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Publication Detail
An ancestral 10-bp repeat expansion in VWA1 causes recessive hereditary motor neuropathy.
  • Publication Type:
    Journal article
  • Publication Sub Type:
    Article
  • Authors:
    Pagnamenta AT, Kaiyrzhanov R, Zou Y, Da'as SI, Maroofian R, Donkervoort S, Dominik N, Lauffer M, Ferla MP, Orioli A, Giess A, Tucci A, Beetz C, Sedghi M, Ansari B, Barresi R, Basiri K, Cortese A, Elgar G, Fernandez-Garcia MA, Yip J, Foley AR, Gutowski N, Jungbluth H, Lassche S, Lavin T, Marcelis C, Marks P, Marini-Bettolo C, Medne L, Moslemi A-R, Sarkozy A, Reilly MM, Muntoni F, Millan F, Muraresku CC, Need AC, Nemeth AH, Neuhaus SB, Norwood F, O'Donnell M, O'Driscoll M, Rankin J, Yum SW, Zolkipli-Cunningham Z, Brusius I, Wunderlich G, Genomics England Research Consortium , Karakaya M, Wirth B, Fakhro KA, Tajsharghi H, Bönnemann CG, Taylor JC, Houlden H
  • Publication date:
    18/01/2021
  • Journal:
    Brain
  • Status:
    Published online
  • Country:
    England
  • PII:
    6103826
  • Language:
    eng
  • Keywords:
    EMG, genetics: neuropathy, hereditary motor and sensory neuropathies, nerve conduction studies, whole-genome sequencing
Abstract
The extracellular matrix comprises a network of macromolecules such as collagens, proteoglycans and glycoproteins. VWA1 (von Willebrand factor A domain containing 1) encodes a component of the extracellular matrix that interacts with perlecan/collagen VI, appears to be involved in stabilizing extracellular matrix structures, and demonstrates high expression levels in tibial nerve. Vwa1-deficient mice manifest with abnormal peripheral nerve structure/function; however, VWA1 variants have not previously been associated with human disease. By interrogating the genome sequences of 74 180 individuals from the 100K Genomes Project in combination with international gene-matching efforts and targeted sequencing, we identified 17 individuals from 15 families with an autosomal-recessive, non-length dependent, hereditary motor neuropathy and rare biallelic variants in VWA1. A single disease-associated allele p.(G25Rfs*74), a 10-bp repeat expansion, was observed in 14/15 families and was homozygous in 10/15. Given an allele frequency in European populations approaching 1/1000, the seven unrelated homozygote individuals ascertained from the 100K Genomes Project represents a substantial enrichment above expected. Haplotype analysis identified a shared 220 kb region suggesting that this founder mutation arose >7000 years ago. A wide age-range of patients (6-83 years) helped delineate the clinical phenotype over time. The commonest disease presentation in the cohort was an early-onset (mean 2.0 ± 1.4 years) non-length-dependent axonal hereditary motor neuropathy, confirmed on electrophysiology, which will have to be differentiated from other predominantly or pure motor neuropathies and neuronopathies. Because of slow disease progression, ambulation was largely preserved. Neurophysiology, muscle histopathology, and muscle MRI findings typically revealed clear neurogenic changes with single isolated cases displaying additional myopathic process. We speculate that a few findings of myopathic changes might be secondary to chronic denervation rather than indicating an additional myopathic disease process. Duplex reverse transcription polymerase chain reaction and immunoblotting using patient fibroblasts revealed that the founder allele results in partial nonsense mediated decay and an absence of detectable protein. CRISPR and morpholino vwa1 modelling in zebrafish demonstrated reductions in motor neuron axonal growth, synaptic formation in the skeletal muscles and locomotive behaviour. In summary, we estimate that biallelic variants in VWA1 may be responsible for up to 1% of unexplained hereditary motor neuropathy cases in Europeans. The detailed clinical characterization provided here will facilitate targeted testing on suitable patient cohorts. This novel disease gene may have previously evaded detection because of high GC content, consequential low coverage and computational difficulties associated with robustly detecting repeat-expansions. Reviewing previously unsolved exomes using lower QC filters may generate further diagnoses.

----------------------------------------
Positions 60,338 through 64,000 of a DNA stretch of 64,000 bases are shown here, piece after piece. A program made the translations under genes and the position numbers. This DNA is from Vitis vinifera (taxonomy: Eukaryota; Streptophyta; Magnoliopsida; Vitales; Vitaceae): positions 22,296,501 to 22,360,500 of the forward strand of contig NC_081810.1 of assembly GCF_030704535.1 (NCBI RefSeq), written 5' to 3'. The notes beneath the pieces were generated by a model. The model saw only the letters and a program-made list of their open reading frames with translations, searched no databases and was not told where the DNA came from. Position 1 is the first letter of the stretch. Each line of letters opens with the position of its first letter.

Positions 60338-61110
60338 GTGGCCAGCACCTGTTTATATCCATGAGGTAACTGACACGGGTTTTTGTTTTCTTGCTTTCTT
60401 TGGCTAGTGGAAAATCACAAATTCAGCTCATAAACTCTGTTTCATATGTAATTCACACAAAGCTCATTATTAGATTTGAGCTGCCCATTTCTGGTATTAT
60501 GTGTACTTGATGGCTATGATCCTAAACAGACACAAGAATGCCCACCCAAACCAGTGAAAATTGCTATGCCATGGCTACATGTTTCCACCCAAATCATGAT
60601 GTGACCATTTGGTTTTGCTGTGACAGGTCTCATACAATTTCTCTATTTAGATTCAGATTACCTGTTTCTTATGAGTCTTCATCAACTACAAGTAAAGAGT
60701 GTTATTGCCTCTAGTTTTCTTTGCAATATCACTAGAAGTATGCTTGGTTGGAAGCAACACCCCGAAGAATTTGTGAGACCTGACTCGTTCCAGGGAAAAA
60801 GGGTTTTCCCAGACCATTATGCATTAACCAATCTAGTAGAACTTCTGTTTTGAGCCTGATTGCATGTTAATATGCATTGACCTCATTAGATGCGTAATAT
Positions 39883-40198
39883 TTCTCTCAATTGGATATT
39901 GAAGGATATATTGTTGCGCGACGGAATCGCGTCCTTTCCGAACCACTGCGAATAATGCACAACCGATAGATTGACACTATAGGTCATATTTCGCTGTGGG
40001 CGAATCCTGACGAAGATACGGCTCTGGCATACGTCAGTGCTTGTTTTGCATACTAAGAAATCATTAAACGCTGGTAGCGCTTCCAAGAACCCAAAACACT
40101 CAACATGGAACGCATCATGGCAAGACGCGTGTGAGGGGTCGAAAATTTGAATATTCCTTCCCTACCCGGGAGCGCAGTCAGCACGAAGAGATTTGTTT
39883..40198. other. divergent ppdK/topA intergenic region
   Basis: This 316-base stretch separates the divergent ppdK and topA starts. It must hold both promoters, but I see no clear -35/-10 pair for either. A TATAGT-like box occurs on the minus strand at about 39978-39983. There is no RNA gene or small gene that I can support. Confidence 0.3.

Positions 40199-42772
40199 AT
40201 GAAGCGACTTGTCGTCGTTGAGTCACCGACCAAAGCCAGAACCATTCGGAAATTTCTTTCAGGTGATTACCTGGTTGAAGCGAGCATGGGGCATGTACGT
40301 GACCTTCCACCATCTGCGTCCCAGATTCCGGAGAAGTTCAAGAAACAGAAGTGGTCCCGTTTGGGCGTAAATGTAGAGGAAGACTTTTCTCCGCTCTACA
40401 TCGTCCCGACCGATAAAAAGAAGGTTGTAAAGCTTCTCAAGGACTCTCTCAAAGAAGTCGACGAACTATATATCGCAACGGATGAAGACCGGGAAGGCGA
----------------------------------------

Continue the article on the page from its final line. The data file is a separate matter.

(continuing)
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Department of Neuromuscular Diseases
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Department of Neuromuscular Diseases
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UCL Queen Square Institute of Neurology
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Developmental Neurosciences Dept
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Department of Neuromuscular Diseases
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